As sea waters rise, Miami begins elevated development
It has become a slimy poster boy—make that a poster mollusk—of global sea-level rise. Last November, as another king tide flooded Miami Beach, an octopus was found floating along an inundated parking garage floor.
The startling octopod had come up from Biscayne Bay and through the garage’s drains. Those were originally set above Miami Beach’s high-water mark, but today they're often among many submerged sluices on the iconic South Florida island city. The octopus video went viral, of course, one of the funniest and scariest reminders yet that rising seas due to global warming have rendered the coastal high-water marks more obsolete by the day.
That is especially true in the Miami area, which every media report on sea-level rise seems to profile as ground zero for deluge doom. Scientists estimate our oceans will rise between three and six feet by the end of this century. That directly threatens as many as 13 million coastal-dwelling people in the United States, and the largest concentration of them is in South Florida, where as many as 1.5 million residents could feel the tide lapping at their doorsteps.
It has become a slimy poster boy—make that a poster mollusk—of global sea-level rise.
The dangers transcend drenched living rooms, of course. Rising, encroaching salt water can contaminate aquifers and corrode infrastructure. Pope Francis weighed in on the hazards in his 2015 encyclical “Laudato Si’.” He warned that a “rise in the sea level…can create extremely serious situations, if we consider that a quarter of the world’s population lives on the coast or nearby, and that the majority of our megacities are situated in coastal areas” (24).
The question is how to confront it—particularly since, in the Age of Trump, the United States does not look as serious about doing its part to mitigate global warming. Not surprisingly, some of the more aggressive ideas are emerging in Miami and especially the separate city of Miami Beach, where sea-level-rise-related phenomena are undeniable. The frequency in the kind of tidal flooding that ushered in the octopus, for example, has increased 400 percent there over the past decade, according to a University of Miami study.
Perhaps the most sought after solution is elevation—raising roads, sea walls and homes and buildings or erecting new ones higher above ground—to counter the warming, creeping sea.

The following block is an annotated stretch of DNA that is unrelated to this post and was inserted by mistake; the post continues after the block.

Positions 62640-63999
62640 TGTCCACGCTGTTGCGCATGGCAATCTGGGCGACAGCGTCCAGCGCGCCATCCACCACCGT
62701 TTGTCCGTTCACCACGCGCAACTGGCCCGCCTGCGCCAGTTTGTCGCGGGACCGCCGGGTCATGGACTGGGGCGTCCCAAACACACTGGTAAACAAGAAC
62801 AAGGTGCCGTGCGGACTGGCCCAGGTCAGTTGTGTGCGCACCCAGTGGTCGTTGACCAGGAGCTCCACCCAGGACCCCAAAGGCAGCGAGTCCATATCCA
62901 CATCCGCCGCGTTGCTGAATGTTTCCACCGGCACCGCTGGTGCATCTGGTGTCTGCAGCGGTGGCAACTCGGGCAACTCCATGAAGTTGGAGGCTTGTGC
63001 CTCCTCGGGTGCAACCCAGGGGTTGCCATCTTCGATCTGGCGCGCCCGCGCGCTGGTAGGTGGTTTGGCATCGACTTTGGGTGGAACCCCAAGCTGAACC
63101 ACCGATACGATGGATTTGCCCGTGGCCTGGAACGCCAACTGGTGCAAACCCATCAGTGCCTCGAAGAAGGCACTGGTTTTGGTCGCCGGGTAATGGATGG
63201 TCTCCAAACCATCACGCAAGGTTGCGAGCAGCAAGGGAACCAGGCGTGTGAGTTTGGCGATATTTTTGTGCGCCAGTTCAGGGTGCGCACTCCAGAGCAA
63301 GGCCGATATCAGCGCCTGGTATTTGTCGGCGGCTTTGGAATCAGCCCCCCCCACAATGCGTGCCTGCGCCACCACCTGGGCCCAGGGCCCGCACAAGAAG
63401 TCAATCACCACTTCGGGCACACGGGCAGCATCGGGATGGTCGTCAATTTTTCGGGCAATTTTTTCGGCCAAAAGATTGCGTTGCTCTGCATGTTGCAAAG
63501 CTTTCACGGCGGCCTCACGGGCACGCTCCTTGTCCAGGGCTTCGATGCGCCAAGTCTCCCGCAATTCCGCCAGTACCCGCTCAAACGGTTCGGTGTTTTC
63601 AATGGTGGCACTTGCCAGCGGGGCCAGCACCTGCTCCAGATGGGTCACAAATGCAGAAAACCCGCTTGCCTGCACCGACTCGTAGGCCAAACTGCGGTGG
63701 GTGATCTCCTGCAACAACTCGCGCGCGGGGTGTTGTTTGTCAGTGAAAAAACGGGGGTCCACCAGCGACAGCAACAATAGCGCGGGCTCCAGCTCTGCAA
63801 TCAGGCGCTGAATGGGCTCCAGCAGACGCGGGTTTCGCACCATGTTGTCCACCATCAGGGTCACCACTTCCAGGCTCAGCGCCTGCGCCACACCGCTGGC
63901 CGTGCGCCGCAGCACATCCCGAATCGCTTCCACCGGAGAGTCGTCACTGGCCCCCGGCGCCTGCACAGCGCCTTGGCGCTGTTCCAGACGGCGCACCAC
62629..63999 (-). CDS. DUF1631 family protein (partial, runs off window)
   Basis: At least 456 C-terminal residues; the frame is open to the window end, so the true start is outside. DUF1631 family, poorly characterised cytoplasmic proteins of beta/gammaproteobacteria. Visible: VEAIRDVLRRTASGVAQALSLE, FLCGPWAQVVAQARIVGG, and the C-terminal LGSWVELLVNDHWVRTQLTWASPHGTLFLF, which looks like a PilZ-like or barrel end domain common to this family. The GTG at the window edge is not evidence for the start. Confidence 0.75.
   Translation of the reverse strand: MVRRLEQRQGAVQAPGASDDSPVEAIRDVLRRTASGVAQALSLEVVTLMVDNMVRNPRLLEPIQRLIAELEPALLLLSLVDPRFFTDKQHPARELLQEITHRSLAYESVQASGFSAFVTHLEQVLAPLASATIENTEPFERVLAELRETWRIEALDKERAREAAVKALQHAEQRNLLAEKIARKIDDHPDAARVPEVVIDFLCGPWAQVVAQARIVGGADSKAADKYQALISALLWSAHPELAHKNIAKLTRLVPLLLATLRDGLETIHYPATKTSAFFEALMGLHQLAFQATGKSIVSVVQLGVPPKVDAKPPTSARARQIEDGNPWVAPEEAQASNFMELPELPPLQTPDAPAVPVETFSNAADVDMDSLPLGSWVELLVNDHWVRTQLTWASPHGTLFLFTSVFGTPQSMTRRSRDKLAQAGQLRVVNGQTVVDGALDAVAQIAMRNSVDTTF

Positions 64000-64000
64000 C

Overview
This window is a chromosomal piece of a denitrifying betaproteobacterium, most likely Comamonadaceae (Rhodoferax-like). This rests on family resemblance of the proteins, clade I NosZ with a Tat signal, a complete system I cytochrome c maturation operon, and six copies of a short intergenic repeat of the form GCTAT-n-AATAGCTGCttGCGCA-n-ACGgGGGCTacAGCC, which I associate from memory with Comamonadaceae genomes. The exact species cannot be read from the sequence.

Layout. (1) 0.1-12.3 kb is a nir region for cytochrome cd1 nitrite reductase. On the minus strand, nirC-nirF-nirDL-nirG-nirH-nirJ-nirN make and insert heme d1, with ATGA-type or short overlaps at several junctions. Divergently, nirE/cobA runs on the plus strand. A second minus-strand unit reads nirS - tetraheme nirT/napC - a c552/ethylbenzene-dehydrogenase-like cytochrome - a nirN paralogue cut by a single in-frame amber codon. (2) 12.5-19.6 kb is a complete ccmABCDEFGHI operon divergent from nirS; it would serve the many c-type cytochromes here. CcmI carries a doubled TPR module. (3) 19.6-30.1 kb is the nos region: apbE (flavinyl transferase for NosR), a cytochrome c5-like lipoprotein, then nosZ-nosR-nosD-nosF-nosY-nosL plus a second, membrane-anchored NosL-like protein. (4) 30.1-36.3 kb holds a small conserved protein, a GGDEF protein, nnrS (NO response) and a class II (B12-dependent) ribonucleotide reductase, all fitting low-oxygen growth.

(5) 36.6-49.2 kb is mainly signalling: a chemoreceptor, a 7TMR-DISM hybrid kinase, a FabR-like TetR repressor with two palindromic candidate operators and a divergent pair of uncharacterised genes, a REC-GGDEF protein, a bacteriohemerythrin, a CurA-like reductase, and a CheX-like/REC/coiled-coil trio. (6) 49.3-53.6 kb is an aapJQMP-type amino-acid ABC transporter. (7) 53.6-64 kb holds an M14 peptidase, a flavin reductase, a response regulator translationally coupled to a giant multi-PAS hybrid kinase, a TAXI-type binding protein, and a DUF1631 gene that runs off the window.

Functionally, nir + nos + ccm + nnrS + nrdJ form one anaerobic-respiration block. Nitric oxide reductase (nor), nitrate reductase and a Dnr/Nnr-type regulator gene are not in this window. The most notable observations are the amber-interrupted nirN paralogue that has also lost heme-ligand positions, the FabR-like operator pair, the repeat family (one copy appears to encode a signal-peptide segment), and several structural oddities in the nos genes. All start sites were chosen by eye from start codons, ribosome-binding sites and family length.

One prominent example is the billion-dollar Brickell City Centre, a nine-acre retail, office and restaurant complex under construction near downtown Miami that is set higher than the surrounding floodplain. Miami Beach this year is also embarking on a $100 million project to raise roads in the island’s midsection by two feet or more, complementing that lift with more advanced water pumps and sewer links. It is planned to be the city’s debut of a wider, half-billion-dollar effort to combat rising and surging sea water.
The problem, however, is what to do with all the private Miami Beach properties that will now be sitting lower than all the loftier public infrastructure. The answer may well be to raise them too.
At a recent Miami Beach gathering of the Miami Design Preservation League, one consultant declared, “We have to adapt these buildings…or let go of them and build new [ones].” Raising a house or building by a few feet now—even though it could run $100,000 or more—is cheaper than tearing down a seawater-rotted structure and rebuilding it later. A big factor will be whether federal, state and local governments can come up with funding mechanisms to help defray the costs.
Either way, Miami’s Big Lift is not exactly a new idea. It follows and may revive a centuries-long tradition in the low-lying Caribbean and South Florida regions, where keeping above water has always been a challenge. Thatched-roof stilt houses were (and in many areas still are) a fixture of the indigenous Caribbean. Venezuela, in fact, got its name from Spanish conquistadors who came upon the stilt houses of the Guajiro Indians in Lake Maracaibo and dubbed the place “Little Venice.”
The Spanish themselves dotted Florida’s coast with stilt shelters. In Miami, the stilt houses of Biscayne Bay—known as Stiltsville—have assumed historic landmark status. So have the stilted “hunt camps” due west in the Everglades, which are often carpeted, air-conditioned retreats for self-described “swamp rats” who commute there by airboats.
Once considered quaint reminders of Florida’s past, those structures may now be a model for its climate-altered future.